Scott Nokes over at Unlocked Wordhoard
has mentioned an article
published in The Weekly Standard titled A Dark Age for
Medievalists: At their annual congress in Kalamazoo, it's no
longer your grandfather's Middle Ages. Its an interesting, if
utterly erroneous take on the International Congress on Medieval
Studies that takes place in Kalamazoo each year; the Weekly
Standard should be embarrassed, as should Catholic University of
America where the author, Charlotte Allen is supposedly earning her
doctorate. There have been some comments to Scott's notice of the
article and his response to it, and he gives a roundup
of other bloggers.
In light of my recent post on Kalamazoo, I thought it worthwhile to
take a few monments to respond to the skein of misrepresentations
that the article reports.
So who is this author? Charlotte Allen appears to be a freelance
journalist of some kind and claims to be a doctoral candidate in the
Medieval and Byzantine Studies program at Catholic University of
America. Does that not make her a medievalist? T'would seem so,
thus the "distance" by describing the congress as "their" as if she
were not part of the whole thing...and from the contents of the
article I wonder if she were actually even registered.
And why should we be concerned that it isn't our 'grandfather's
middle ages"? We know a good deal more about the period now than
we did in my grandfather's day. Sure, we stand on their shoulders
and build on their legacy...that's the way its supposed to work!
But why the suggestion that the field should remain static for the
last century with no advances, reassessments, reading texts not
considered before, etc. I rather think it a very good thing that
the field has not remained static since my grandfather's day, and I
wonder at the grasp that this supposed doctoral candidate has to
think or to pine that our grandfather's middle ages should still be
the state of the field.
Moving to the first paragraph, there is much to discuss. I will
let others address the attacks on post-modern approaches to things
medieval. But let's start with a few actual facts. First, the
session she attended was not in a classroom, but in one of the
famed Valleys (Valley II), and those rooms have never held a class.
They're study rooms and lounges for the inhabitants. A small
point, but a point nonetheless that illustrates a whole strategy of
misreporting and factual error in the article. She defines the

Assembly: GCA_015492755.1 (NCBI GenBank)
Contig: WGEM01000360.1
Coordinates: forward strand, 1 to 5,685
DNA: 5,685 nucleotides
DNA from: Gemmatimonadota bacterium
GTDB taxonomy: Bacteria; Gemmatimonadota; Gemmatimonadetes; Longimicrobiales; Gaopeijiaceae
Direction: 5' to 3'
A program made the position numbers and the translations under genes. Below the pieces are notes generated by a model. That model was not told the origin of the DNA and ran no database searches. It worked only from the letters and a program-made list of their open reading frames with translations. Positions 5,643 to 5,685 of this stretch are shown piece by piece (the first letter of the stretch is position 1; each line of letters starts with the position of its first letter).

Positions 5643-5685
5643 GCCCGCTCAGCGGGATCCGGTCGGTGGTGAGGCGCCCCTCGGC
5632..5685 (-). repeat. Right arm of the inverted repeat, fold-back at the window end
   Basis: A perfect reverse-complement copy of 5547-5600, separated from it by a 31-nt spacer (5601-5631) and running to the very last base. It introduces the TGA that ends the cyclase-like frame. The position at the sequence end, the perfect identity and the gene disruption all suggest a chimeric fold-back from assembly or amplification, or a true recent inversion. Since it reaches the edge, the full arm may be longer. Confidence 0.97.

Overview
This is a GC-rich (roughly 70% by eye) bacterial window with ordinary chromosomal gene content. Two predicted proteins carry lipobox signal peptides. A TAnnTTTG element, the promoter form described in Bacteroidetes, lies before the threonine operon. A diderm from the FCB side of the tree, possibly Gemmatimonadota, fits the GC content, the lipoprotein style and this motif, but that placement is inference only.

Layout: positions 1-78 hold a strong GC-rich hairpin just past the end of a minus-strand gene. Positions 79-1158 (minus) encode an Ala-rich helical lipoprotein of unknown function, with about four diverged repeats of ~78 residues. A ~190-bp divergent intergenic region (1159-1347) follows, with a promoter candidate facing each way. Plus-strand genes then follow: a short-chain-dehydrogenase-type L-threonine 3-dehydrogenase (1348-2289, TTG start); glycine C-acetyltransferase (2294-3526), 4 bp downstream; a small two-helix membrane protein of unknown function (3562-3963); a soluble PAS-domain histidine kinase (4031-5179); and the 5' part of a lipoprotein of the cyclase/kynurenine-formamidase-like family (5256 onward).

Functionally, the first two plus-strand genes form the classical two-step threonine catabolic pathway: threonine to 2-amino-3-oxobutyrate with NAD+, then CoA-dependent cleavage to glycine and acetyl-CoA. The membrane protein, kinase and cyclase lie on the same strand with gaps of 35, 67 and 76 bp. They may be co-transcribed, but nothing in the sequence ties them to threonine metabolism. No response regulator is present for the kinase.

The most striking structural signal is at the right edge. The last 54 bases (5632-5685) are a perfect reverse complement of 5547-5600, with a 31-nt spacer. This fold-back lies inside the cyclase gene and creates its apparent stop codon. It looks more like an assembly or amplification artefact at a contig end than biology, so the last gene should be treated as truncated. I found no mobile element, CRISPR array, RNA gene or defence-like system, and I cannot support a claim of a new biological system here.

topic of the one paper from Session 6 she mentions (and I suspect
the only one from Session 6 she heard, but more on that in a
moment) as being a 15th century farce, telling us that a farce is a
"lowlife comic drama". Lowlife? What makes it "lowlife?" A farce
is a comic play in this case that uses "low comedy", consisting of
sexual and gender confusion, scatology, puns, and highly
caricatured portrayals of personality traits. But does "low
comedy" equal "lowlife"? Well, if Terence and Plautus and most
importantly Shakespeare, Marlowe, and Jonson are lowlife, I would
guess so. But most conservative authors at The Weekly Standard and
like organizations would look to ol' Harold's _The Closing of the
American Mind_ as a good gospel text so to speak, a book and author
who would uphold Shakespeare as a cultural high point whose works
students should learn, and so not "lowlife." Much less the necessity of reading
classical Latin texts, preferably in Latin....I suppose these all
are "lowlife". Nor is the description in the beginning of the
second paragraph any better: "Rabelaisian-style scatology" as a
description of the farce's contents. But Allen seems unaware that
the 15th century farce predates the 16th century writer and that
Rabelais' use of low comedy is a very very very old tradition by
the time he and other sixteenth century writers grasp hold of it,
and anyone vaguely familiar with classical and medieval literature
would recognize the scatological humor and likely would not call it
"Rabelaisian-style scatology". When she reports that she has
translated perfectly good English words (bourgeois fecal habitus)
out of postmodernese (not sure what is post-modern about speaking